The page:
Tuesday, May 13, 2014

Track Review: J. Phlip - Say My Name On Acid Feat. Aidan Chambers (Remix)

Disclaimer, this review has been sitting on desk for 3 months now, yes I'm that lazy.

When I sit down and talk about House music today, it becomes painfully obvious of my youth and ignorance. I just might NOT have an actual Effing clue what I am talking about when I say "House music."

To my defense, I'll claim my age as an excuse for ignorance (born in '86). Childhood sheltering prevented me from even understanding and comprehending what was going in Detroit or New York during that time. However there are no excuses for ignorance today, not with resources such as YouTube, and Wikipedia. With every genre a new wave and era comes with a new generation and what we call House music today.

In fact Today's modern house music comes a long way from the original House. For those of you reading, I'm talking about the real deal, Chicago House. So before I began this review I had to take a musical history lesson, and understand what make House, House. That of course would be the Roland TB-303 Bassline Synthesizer, so popular and revolutionary, it is still being manufactured and being re-released today.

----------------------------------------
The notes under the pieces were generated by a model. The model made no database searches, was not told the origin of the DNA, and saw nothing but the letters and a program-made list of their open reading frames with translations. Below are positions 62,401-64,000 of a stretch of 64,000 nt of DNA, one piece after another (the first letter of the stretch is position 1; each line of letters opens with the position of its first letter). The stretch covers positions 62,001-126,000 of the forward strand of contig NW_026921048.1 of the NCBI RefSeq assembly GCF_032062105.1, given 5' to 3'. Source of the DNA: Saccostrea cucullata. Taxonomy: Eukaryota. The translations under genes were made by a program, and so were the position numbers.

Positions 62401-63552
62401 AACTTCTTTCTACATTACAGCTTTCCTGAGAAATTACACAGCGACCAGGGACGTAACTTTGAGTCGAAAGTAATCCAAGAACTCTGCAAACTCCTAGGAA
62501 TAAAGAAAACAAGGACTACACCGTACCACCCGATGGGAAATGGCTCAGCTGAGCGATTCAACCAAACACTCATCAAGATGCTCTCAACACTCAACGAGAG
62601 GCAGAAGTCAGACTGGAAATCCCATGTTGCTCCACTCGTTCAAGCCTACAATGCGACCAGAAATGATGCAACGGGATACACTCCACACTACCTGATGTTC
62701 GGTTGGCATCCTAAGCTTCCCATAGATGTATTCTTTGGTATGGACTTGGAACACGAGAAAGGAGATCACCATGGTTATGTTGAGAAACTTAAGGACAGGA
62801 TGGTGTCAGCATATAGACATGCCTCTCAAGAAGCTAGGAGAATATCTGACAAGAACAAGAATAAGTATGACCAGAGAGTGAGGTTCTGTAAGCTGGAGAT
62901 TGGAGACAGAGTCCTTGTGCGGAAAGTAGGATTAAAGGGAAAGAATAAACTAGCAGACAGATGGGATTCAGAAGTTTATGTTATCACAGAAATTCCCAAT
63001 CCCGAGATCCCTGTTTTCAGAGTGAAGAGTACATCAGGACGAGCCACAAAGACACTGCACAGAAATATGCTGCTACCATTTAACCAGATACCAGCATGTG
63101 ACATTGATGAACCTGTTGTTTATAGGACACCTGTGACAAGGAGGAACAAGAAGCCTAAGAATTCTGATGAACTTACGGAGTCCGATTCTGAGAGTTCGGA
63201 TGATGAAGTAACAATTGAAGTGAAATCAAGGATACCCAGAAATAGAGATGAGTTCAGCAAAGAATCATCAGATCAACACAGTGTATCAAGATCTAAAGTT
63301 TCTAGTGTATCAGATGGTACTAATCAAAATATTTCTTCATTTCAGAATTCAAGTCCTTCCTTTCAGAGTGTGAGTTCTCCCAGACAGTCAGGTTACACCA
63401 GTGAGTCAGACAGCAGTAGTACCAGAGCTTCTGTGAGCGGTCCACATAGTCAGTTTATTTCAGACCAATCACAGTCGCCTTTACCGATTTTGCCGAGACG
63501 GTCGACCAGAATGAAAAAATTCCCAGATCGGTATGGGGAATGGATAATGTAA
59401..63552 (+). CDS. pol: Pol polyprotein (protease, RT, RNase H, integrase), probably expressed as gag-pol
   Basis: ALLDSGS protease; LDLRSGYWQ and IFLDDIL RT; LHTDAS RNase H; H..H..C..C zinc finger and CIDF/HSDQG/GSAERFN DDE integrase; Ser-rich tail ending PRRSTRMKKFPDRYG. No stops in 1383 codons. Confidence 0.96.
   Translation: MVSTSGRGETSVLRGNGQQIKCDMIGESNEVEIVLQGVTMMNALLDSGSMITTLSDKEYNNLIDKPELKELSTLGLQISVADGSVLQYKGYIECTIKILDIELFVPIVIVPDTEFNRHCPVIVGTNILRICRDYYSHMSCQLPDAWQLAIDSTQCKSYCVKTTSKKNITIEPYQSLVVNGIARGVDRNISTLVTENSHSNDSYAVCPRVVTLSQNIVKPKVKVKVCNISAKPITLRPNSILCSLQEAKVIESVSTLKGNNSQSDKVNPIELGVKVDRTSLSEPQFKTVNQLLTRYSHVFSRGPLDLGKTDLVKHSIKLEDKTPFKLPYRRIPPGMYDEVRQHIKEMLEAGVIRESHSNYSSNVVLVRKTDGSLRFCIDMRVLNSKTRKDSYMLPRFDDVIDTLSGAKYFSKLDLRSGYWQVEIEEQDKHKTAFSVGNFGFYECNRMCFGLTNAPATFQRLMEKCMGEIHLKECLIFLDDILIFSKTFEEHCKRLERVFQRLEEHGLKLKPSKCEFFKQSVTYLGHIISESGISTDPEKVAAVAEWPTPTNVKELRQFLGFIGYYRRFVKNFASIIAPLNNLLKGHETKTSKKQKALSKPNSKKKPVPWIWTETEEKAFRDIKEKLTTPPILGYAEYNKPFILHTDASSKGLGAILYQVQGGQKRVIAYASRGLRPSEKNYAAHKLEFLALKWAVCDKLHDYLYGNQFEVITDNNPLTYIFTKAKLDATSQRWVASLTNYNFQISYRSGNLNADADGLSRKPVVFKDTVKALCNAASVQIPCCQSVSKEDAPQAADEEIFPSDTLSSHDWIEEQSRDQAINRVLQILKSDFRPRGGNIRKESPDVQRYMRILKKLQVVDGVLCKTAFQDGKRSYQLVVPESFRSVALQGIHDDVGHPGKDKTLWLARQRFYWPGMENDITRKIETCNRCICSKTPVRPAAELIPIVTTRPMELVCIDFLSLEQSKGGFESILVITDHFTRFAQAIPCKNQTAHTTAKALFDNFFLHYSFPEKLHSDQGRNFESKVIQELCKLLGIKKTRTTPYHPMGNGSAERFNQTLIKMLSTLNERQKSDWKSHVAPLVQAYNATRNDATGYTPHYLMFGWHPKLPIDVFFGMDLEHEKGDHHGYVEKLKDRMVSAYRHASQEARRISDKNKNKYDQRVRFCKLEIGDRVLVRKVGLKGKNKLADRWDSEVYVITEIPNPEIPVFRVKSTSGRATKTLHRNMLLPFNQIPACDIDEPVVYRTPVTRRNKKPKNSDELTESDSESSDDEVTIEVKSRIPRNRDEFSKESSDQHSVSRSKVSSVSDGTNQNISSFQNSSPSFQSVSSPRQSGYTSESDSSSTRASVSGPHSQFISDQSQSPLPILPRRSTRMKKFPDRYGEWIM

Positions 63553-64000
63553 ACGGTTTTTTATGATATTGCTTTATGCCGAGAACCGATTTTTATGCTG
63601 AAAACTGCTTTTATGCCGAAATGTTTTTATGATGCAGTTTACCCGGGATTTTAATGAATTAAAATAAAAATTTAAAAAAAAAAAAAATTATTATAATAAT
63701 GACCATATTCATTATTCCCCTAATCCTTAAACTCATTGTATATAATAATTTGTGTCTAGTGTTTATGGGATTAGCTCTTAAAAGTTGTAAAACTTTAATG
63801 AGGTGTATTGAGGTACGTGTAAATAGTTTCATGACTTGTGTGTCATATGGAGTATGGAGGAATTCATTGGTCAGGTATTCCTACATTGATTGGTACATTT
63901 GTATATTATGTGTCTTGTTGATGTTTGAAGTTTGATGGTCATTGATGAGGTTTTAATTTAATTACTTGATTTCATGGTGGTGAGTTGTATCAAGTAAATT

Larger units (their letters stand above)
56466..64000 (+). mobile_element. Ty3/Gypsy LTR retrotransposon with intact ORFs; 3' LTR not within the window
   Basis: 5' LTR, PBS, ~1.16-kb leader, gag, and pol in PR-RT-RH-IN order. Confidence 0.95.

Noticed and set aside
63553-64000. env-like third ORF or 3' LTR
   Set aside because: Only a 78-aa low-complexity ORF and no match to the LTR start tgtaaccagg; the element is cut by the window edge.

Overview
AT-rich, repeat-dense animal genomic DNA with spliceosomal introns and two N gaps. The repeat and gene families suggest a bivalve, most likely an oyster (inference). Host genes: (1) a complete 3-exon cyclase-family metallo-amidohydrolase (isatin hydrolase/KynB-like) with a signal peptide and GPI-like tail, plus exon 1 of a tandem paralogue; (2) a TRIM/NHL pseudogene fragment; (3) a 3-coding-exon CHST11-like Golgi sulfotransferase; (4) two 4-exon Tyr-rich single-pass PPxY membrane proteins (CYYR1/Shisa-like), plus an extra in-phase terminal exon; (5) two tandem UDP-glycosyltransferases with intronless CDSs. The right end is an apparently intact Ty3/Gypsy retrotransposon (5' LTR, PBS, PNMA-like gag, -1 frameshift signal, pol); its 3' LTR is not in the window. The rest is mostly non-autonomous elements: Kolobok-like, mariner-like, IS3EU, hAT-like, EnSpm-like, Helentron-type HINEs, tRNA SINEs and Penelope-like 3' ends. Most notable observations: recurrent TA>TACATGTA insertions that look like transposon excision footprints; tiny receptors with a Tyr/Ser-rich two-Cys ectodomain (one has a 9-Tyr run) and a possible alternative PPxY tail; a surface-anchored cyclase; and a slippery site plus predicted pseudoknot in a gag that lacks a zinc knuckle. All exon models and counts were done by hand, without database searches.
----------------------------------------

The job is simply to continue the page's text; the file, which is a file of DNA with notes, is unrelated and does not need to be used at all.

Thankfully, there are a few individuals out there that stay true to the roots yet continue to create nostalgic yet original House music. One artist in particular happens to hail from town called Springfield, Illinois. Close to enough to hear the influences of Chicago, yet far enough to develop a unique sound. I'm talking about Dirty Bird Records  very own featured artist, J. Phlip.

I want to highlight the February 4th, 2014 release track release of J. Phlip - Say My Name. The original mix kicks off quickly with a tech-house 4 beat loop and pronounced snare. This first minute has that funky signature minimal tech-house sound I've come to grown fond of from Dirty Bird Records. What comes next is what defines Chicago's flavor of House music, that squelched TB-303 synthesizer bassline, also known as Acid House. J. Phlip delivers a fresh but nostalgic twist of acid house on her original mix. A great track, but I just couldn't quite put my finger on it. In fact this track was almost lost on me, as I was not able to fully appreciate it. Thankfully, San Francisco's native Aidan Chambers helped with that. His remix provided that bridge for my current tastes of today's house music to that of 1985. A remastered bass kick provided that extra big room feel to J. Philp's original mix, and just the right amount omph to make this a club ready track and staple to my setlist.

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